This website summarizes the research activities at the
MSP lab. Please refer to the publication section for further details.
Our long-term goal is to understand, under a multimodal signal processing view, inter-personal expressive human communication and interaction. In addition to spoken language, non-verbal cues such as hand gestures, facial expressions, rigid head motions, and speech prosody (e.g., pitch and energy) play a crucial role to express feeling, to give feedback and to display human affective states or emotions. Development of multimedia speech communication interfaces that are socially aware, in both recognizing and responding to the human users, hence has to incorporate the rich fabric of verbal and nonverbal cues, expressed both auditorily and visually. This is the precise goal of our research. Such core enabling multimedia technology can have impact in a wide range of applications including games, simulation systems and other education and entertainment systems.
There are four main research areas of interest:
The verbal and non-verbal channels of human communication are internally and intricately connected. As a result, gestures and speech present high levels of correlation and coordination. This relationship is greatly affected by the linguistic and emotional content of the message being communicated. As a result, the emotional modulation observed in different communicative channel is not uniformly distributed. In the face, the upper region presents more degrees of freedom to convey non-verbal information than in the lower region, which is highly constrained by the underlying articulatory processes. The same type of interplay is observed in various aspects of speech. In the spectral domain, some broad phonetic classes, such as front vowels, have stronger emotional variability than other phonetic classes (e.g., nasal sounds), suggesting that for some phonemes the vocal tract features do not have enough degrees of freedom to convey the affective goals. Likewise, gross statistics from the fundamental frequency such as the mean, maximum, minimum and range are more emotionally prominent than the features describing the F0 shape, which are hypostasized to be closely related with the lexical content. Interestingly, a joint analysis reveals that when one modality is constrained by the articulatory speech process, other channels with more degrees of freedom are used to convey the emotions. For example, facial expression and prosodic speech tend to have a stronger emotional modulation when the vocal tract is physically constrained by the articulation to convey other linguistic communicative goals.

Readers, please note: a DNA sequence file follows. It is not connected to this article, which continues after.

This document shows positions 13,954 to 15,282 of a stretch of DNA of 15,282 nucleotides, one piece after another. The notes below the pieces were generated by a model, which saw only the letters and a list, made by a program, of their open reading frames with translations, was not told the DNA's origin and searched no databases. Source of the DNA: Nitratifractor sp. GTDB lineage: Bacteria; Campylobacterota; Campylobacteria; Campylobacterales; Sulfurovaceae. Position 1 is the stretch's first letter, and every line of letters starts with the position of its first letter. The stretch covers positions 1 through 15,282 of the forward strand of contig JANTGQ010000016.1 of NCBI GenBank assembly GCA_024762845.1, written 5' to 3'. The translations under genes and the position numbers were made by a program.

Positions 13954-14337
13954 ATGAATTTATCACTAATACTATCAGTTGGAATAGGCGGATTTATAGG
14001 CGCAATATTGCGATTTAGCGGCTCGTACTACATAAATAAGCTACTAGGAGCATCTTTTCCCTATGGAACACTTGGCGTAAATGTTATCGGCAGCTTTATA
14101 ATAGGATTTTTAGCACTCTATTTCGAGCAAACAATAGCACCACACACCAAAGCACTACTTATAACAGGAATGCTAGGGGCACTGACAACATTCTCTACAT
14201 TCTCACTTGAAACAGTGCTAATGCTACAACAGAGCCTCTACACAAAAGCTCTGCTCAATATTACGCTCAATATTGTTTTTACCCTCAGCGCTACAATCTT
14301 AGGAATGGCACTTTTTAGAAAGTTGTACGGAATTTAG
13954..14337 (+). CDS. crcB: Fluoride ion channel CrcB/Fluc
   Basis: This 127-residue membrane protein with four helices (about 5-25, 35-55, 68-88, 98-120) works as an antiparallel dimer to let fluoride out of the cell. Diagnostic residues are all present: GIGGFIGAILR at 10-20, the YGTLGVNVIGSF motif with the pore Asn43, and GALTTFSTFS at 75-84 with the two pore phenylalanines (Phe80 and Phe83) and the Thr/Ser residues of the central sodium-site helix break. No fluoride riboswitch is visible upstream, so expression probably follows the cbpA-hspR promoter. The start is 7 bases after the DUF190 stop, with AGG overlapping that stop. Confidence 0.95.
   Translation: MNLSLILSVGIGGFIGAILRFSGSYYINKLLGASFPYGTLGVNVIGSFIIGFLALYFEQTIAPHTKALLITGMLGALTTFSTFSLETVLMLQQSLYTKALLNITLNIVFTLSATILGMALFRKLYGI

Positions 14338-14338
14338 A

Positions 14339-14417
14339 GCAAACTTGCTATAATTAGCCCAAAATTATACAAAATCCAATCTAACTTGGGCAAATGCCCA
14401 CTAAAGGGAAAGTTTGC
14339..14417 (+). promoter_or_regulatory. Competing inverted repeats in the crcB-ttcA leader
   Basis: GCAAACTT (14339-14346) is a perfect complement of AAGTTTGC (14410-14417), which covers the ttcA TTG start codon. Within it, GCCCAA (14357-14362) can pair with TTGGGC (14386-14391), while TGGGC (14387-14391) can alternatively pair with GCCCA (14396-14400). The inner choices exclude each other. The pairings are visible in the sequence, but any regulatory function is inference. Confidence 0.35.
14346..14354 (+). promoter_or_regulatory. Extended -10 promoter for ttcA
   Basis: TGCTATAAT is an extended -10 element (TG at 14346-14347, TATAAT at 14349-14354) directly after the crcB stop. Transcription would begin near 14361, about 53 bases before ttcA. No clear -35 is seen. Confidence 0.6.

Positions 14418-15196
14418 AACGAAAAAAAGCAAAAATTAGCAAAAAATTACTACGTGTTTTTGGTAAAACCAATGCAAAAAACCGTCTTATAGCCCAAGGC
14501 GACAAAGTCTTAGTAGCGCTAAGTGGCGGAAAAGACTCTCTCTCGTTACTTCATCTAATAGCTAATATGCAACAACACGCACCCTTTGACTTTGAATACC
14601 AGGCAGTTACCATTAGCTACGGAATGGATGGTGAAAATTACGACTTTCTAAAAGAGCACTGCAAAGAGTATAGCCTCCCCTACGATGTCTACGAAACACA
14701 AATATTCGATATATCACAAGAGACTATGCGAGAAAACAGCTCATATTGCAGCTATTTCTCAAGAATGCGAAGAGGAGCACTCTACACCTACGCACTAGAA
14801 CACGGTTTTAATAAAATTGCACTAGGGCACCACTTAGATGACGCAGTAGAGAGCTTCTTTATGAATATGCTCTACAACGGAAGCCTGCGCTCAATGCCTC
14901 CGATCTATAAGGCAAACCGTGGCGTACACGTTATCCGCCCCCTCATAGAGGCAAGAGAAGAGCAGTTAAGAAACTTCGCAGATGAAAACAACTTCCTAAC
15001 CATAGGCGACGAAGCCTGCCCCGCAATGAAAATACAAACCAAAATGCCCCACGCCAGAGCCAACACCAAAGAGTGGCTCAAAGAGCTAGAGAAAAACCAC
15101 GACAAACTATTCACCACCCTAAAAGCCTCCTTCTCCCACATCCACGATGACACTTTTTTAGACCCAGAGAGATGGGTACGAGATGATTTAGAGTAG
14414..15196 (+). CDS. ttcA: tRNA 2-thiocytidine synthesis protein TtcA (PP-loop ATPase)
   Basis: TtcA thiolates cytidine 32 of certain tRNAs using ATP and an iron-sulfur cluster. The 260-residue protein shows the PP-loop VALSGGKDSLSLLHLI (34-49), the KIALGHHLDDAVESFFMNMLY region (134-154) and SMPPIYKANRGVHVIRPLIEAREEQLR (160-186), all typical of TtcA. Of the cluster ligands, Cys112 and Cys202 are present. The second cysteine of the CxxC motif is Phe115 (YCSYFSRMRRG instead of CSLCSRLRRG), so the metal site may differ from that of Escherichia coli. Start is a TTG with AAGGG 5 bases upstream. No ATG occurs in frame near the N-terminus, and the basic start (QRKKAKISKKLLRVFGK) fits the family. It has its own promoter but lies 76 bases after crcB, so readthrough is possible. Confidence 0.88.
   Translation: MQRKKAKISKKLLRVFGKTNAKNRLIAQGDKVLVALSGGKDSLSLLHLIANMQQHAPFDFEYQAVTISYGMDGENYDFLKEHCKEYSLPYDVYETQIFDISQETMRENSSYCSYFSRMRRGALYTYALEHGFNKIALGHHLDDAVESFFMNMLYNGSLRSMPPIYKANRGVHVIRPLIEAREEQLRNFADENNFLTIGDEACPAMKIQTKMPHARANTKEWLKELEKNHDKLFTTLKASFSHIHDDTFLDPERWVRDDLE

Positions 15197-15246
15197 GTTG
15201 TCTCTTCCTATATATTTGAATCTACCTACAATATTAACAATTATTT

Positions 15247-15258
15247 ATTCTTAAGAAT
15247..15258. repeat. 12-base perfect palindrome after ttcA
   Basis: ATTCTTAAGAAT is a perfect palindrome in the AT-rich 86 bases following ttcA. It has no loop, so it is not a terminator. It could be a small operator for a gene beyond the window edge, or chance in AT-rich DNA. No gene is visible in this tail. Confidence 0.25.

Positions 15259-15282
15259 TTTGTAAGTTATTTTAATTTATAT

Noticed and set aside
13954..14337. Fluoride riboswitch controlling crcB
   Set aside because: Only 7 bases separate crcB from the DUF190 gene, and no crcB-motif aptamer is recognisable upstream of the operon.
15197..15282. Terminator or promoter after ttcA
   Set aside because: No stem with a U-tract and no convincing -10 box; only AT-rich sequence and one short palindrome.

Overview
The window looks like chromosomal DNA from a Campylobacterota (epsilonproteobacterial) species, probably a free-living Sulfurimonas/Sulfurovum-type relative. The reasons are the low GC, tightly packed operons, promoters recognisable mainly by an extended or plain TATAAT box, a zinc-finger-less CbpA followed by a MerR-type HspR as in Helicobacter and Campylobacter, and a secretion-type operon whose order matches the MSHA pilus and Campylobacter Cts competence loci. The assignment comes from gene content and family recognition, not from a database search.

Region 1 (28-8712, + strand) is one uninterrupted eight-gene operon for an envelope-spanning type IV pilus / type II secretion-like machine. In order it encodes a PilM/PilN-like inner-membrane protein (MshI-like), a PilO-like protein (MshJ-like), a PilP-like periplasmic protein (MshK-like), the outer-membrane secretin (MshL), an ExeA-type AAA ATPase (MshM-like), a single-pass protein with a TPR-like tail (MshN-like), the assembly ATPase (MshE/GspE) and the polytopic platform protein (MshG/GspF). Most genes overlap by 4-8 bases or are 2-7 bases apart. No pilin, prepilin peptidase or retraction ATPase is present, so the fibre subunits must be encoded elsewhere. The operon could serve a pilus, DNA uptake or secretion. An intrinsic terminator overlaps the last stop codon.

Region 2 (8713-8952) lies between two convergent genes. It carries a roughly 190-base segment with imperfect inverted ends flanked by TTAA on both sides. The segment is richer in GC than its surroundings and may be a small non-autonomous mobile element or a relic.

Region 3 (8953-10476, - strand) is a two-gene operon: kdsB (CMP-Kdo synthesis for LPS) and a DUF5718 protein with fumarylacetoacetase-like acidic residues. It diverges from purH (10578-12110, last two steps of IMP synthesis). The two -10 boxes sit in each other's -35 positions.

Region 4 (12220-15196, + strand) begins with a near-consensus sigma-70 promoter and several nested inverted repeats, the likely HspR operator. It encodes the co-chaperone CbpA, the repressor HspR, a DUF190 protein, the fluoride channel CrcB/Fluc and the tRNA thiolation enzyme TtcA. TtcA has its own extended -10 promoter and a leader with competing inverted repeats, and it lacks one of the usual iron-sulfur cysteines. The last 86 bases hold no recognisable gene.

As a result of the analysis and modeling, we present applications in recognition and synthesis of expressive communication.
Even a small distraction in drivers can lead to life-threatening accidents that affect the life of many. Monitoring distraction is a key aspect of any feedback system intended to keep the driver attention. Toward this goal, we are interested in modeling the behaviors observed when the driver is performing in-vehicle common secondary tasks such as operating a cellphone, radio or navigation system. The study employs the UTDrive platform - a car equipped with multiple sensors, including cameras, microphones, and Controller Area Network-Bus (CAN-Bus) information.
Emotion plays a crucial role in day-to-day interpersonal human interactions. Recent findings have suggested that emotion is integral to our rational and intelligent decisions. It helps us to relate with each other by expressing our feelings and providing feedback. This important aspect of human interaction needs to be considered in the design of human-machine interfaces (HMIs). To build interfaces that are more in tune with the users' needs and preferences, it is essential to study how emotion modulates and enhances the verbal and nonverbal channels in human communication.